Dynamic aphasia: An inability to select between competing verbal responses?

Robinson, Gail, Blair, James and Cipolotti, Lisa (1998) Dynamic aphasia: An inability to select between competing verbal responses?. Brain, 121 77-89. doi:10.1093/brain/121.1.77

Author Robinson, Gail
Blair, James
Cipolotti, Lisa
Title Dynamic aphasia: An inability to select between competing verbal responses?
Journal name Brain   Check publisher's open access policy
ISSN 0006-8950
Publication date 1998-01-01
Year available 1998
Sub-type Article (original research)
DOI 10.1093/brain/121.1.77
Open Access Status Not yet assessed
Volume 121
Start page 77
End page 89
Total pages 13
Place of publication Oxford, United Kingdom
Publisher Oxford University Press
Language eng
Abstract In this study we report a patient (A.N.G.) who, following a malignant left frontal meningioma impinging upon Brodmann area 45, presented a 'pure' dynamic aphhasia. Her spontaneous speech was markedly reduced in the absence of any syntactical impairment. Her naming, repetition and reading skills were completely normal. Two experimental investigations were carried out. The first investigation found that A.N.G. had a profound impairment in phrase and sentence generation tasks given a verbal context. However, her verbal generative skills were normal when she was asked to describe pictorial scenes and complex actions. Moreover, it was found that A.N.G. had no difficulty ordering the constituent words of a sentence. Thus, it was concluded that her verbal planning skills were intact. The second investigation tested a hypothesis that dynamic aphasia is due to an inability to select a verbal response option whenever the stimulus activates many competing verbal responses. Predictions based upon generation tasks. It was found that our patient's grave verbal generative impairment was present for tasks involving stimuli which activate many potential responses. However, it was absent for tasks involving stimuli which activate few or only a single 'prepotent' response. The findings are discussed with reference to traditional interpretations of dynamic aphasia and more general interpretation of prefrontal cortex functioning. On the basis of computational model of prefrontal cortex functioning, we propose that pure dynamic aphasia may be caused by damage to a 'context' module containing units responsible for selection of verbal response options. Moreover, it is suggested that our findings support the view that Brodmann area 45 is involved in verbal response generation to stimuli which activate many potential response options.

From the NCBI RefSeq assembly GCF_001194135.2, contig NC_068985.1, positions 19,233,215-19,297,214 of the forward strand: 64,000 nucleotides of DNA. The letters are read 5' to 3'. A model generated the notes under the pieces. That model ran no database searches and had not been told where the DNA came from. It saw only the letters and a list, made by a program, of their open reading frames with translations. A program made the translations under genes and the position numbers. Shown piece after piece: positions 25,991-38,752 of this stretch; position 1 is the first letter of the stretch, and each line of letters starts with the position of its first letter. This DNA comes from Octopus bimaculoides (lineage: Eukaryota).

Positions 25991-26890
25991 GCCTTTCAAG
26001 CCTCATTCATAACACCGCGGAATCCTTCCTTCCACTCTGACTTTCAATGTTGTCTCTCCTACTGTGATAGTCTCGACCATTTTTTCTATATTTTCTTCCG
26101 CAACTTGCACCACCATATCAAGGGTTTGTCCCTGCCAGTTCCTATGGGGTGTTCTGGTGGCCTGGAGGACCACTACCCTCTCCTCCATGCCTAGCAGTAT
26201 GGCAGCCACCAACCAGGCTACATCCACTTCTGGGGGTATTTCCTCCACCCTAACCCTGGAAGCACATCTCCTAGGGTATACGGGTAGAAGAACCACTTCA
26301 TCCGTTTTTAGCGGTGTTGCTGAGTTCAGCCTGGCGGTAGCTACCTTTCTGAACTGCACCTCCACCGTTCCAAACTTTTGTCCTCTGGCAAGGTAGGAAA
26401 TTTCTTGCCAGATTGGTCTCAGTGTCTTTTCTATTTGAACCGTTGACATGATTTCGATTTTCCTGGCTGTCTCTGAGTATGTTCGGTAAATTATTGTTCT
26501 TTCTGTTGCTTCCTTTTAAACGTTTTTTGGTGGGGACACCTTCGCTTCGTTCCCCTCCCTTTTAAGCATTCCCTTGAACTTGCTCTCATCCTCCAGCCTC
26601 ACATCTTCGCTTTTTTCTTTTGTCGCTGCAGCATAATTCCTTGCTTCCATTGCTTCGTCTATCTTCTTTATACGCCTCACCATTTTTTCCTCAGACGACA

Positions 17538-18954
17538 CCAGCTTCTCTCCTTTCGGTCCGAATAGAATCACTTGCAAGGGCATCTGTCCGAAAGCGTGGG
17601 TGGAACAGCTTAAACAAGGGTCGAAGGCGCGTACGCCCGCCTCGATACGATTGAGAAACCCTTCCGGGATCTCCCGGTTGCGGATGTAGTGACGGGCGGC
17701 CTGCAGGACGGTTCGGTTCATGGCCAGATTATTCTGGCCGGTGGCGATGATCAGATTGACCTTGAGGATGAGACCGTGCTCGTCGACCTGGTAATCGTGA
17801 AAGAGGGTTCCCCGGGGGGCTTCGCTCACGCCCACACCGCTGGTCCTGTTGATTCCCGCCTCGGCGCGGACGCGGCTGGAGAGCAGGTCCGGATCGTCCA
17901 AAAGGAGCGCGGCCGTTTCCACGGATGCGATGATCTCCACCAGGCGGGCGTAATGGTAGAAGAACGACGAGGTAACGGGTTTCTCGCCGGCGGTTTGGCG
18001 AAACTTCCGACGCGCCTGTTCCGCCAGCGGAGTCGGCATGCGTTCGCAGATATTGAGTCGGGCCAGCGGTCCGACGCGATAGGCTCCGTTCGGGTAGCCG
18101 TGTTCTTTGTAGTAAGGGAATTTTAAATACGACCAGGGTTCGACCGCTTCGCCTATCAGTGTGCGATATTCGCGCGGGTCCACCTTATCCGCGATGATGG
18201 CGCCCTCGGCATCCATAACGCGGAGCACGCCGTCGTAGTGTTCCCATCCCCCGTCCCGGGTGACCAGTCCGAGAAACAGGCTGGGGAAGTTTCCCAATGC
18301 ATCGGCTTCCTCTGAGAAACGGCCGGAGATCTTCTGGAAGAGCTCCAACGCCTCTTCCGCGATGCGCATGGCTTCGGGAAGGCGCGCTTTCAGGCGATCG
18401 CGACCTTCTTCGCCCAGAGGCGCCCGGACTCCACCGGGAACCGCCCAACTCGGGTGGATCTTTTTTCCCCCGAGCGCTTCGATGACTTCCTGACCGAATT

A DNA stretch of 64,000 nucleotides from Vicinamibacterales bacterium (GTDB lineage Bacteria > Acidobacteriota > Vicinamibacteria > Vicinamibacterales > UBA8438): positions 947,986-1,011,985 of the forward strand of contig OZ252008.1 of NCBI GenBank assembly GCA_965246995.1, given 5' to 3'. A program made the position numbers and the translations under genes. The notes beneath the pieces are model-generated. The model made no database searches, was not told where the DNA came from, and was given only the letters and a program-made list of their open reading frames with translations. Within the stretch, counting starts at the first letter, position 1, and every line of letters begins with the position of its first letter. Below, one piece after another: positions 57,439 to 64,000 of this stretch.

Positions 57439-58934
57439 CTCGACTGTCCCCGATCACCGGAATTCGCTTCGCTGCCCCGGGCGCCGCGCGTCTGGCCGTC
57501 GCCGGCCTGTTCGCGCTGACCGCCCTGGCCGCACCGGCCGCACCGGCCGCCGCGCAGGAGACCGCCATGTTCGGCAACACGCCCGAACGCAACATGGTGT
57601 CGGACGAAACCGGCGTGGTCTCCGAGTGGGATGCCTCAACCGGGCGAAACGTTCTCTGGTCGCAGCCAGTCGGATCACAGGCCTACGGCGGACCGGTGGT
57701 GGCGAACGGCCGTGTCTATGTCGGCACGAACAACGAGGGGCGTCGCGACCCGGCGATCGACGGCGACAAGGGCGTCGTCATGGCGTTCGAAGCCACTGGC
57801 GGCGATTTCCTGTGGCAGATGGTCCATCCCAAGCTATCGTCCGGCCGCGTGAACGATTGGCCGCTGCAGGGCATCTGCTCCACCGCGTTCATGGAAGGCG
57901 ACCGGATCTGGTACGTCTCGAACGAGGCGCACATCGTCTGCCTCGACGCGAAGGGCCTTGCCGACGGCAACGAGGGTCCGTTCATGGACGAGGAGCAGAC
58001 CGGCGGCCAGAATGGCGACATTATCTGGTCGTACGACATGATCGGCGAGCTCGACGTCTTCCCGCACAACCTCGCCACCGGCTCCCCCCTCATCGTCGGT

Keyword Clinical Neurology
Neurosciences & Neurology
Q-Index Code C1
Q-Index Status Provisional Code
Institutional Status Non-UQ

Document type: Journal Article
Sub-type: Article (original research)
Collection: School of Psychology Publications
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Created: Wed, 19 Oct 2011, 21:25:21 EST by Gail Robinson on behalf of School of Psychology